An all-male Annapolis Elks lodge has voted to challenge a city law denying liquor licenses to clubs that bar women as members.
Some 350 members of Elks Lodge 622 voted unanimously late Wednesday night tosue in county Circuit Court, Robert A. Dietz, spokesman for the lodge, said yesterday.
Under the city anti-discrimination law, which took effect Jan. 1,the 1,500-member lodge would automatically lose its liquor license in April when it seeks renewal. Without revenue from liquor sales, thelodge could not survive, Dietz said.
The lodge's leaders failed last month to convince the Elks' national leadership to allow a bylaw change to admit women.
The Annapolis lodge had sought the change to comply with the city law, which denies liquor licenses to private clubs whose bylaws discriminate based on race, gender or ethnic background.
Dietz said the local lodge had done everything possible to comply with the anti-discrimination law but added that bylaw changes must win the approval of the Elks national leadership.
"We're backed into a corner, and our survival depends on this, so we have no other alternative but to sue," Dietz said. "We are in a position we can'tdo anything about. If we could do something about it, it would be different.
"I have no idea what motivated our city fathers to pass this law," he added, "because there is so much else they could devote their attention to rather than uprooting probably the largest charitable organization in the city."
Dietz said the lodge planned to file the lawsuit within a month. He said the club's leaders believe the law is more restrictive than the state code allows but had yet to settle on a specific legal strategy.
The lodge had considered leavingtown because of the law. But Dietz said a soft economy would make ittough to sell the Rowe Boulevard club for enough money to afford a comparable building outside the city limits.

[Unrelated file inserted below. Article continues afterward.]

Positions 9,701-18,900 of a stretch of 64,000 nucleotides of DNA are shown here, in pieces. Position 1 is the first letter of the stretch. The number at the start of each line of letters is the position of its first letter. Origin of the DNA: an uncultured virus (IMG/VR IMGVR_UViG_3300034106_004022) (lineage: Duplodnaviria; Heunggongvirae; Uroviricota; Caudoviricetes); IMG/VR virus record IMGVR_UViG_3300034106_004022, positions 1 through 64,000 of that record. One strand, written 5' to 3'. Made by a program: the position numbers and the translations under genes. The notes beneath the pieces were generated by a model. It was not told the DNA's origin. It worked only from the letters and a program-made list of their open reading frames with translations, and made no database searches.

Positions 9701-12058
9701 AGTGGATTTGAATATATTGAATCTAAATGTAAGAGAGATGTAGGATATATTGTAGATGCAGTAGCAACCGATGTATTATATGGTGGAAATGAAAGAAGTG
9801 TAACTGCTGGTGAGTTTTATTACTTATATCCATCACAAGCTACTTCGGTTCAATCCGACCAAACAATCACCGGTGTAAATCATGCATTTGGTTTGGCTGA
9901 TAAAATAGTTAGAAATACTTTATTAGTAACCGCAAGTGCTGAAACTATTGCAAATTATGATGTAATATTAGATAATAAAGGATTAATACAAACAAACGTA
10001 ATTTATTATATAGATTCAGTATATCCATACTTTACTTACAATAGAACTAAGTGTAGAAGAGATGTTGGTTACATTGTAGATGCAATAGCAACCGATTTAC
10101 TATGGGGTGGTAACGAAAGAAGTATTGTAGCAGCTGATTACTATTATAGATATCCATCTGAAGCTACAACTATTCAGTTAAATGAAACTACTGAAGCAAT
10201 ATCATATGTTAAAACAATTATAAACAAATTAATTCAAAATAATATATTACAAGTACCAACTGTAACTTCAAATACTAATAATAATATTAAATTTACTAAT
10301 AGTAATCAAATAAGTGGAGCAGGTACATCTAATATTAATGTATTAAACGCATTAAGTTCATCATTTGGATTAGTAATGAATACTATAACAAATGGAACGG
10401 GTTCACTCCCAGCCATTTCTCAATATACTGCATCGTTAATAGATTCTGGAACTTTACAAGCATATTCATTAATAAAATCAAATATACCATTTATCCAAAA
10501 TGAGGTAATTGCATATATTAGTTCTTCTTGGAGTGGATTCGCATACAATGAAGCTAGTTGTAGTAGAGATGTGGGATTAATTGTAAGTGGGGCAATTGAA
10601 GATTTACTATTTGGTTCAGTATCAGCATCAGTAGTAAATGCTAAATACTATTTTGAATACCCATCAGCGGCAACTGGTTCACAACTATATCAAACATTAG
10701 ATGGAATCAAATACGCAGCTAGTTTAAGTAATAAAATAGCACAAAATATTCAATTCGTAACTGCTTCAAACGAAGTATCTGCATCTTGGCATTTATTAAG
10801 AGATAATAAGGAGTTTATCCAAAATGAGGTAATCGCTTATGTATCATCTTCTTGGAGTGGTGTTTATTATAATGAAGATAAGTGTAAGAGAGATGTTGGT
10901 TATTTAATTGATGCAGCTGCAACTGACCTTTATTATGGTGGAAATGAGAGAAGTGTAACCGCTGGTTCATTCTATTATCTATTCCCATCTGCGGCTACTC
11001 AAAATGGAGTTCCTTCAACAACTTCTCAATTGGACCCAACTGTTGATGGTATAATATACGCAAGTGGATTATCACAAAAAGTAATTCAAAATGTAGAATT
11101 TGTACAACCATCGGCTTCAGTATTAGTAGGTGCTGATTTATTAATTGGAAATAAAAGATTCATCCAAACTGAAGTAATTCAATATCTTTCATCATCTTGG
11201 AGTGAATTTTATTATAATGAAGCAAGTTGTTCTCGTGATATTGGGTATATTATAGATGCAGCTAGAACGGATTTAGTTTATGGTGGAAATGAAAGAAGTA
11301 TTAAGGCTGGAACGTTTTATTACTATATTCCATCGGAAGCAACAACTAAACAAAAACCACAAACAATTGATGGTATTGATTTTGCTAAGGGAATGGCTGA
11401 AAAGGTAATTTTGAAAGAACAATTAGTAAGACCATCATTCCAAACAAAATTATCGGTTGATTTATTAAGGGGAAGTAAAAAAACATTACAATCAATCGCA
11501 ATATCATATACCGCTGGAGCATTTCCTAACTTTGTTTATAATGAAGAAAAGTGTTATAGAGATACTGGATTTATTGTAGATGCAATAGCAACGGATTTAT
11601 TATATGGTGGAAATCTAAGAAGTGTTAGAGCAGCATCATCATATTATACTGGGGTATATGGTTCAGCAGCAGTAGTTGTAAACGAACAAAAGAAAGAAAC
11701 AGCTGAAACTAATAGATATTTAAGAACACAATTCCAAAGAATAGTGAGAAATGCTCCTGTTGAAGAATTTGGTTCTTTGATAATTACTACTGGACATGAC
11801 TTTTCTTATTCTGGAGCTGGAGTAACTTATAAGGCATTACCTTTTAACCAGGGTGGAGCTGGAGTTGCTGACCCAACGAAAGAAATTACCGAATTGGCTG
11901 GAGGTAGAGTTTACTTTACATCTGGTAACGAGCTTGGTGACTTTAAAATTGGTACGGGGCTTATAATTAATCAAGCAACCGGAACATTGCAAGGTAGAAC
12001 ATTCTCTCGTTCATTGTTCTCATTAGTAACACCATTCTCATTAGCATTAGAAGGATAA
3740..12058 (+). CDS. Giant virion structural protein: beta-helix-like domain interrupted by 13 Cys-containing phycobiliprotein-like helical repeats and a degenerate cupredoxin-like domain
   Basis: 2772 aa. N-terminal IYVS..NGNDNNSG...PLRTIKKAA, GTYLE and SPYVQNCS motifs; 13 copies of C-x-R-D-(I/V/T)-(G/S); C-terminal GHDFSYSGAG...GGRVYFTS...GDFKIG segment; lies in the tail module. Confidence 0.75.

Alderman Carl O. Snowden, D-Ward 5, who sponsored the anti-discrimination bill adopted lastyear, predicted it would withstand a legal challenge and welcomed news of the lawsuit.
"(The case) will underscore what lengths some organizations will go to to maintain an antiquated, outdated, good-ol'-boy system," Snowden said.
Snowden, a longtime civil rights activist and one of the City Council's two black aldermen, noted that the club has never had a black member during its more than 70 years in Annapolis.
"I look forward to hearing the Elks argue in 1991 that it's in the interests of the Elks club to be all-white and all-male," he said.
But Alderman Wayne C. Turner, who sponsored a January measure approved by the council that extended the Elks deadline until Sept. 1, said he hoped the lodge would remain in Annapolis.
Turner said he proposed the extension to give the Elks time to seek the bylaw change at the organization's national convention last month. But delegates at the convention overwhelmingly rejected the proposal to let women join.
The Ward 6 Republican said yesterday that it's unfair to blame the local lodge for a decision it could not control.
"I don't want to legislate the Elks out of the city," Turner said. "You'retalking about 1,500 members of an Elks lodge that has been in this city more than 60 years. To force them out because the national group won't change bylaws baffles me."
Turner also said the compromise anti-discrimination law that passed the council after more than two years of debate unfairly targets the Elks while other private clubs discriminate with impunity.
The law denies liquor licenses to clubs with discriminatory bylaws. Clubs that deny blacks and women entry in practice but whose bylaws allow them face no sanctions.
"This law should apply to the actual practice of discrimination, not only bylaws," Turner said.
Both the Eastport Democratic Club and the Annapolitan Club allow blacks and women, according to their bylaws. But neither has any female or black members, and the Eastport club denied three women entry earlier this year.
Snowden said compromises watereddown his original bill, which made no reference to bylaws.
Alderman Samuel Gilmer, D-Ward 3, the City Council's other black member, joined Snowden in fighting efforts to weaken the bill and the extensiongiving the Elks.
"This lawsuit only proves that segregation stilllives and that the white male believes in it and will do everything possible to keep the status quo," Gilmer said.
In passing the bill, Annapolis became the first municipality in Maryland to deny liquor licenses based on discrimination.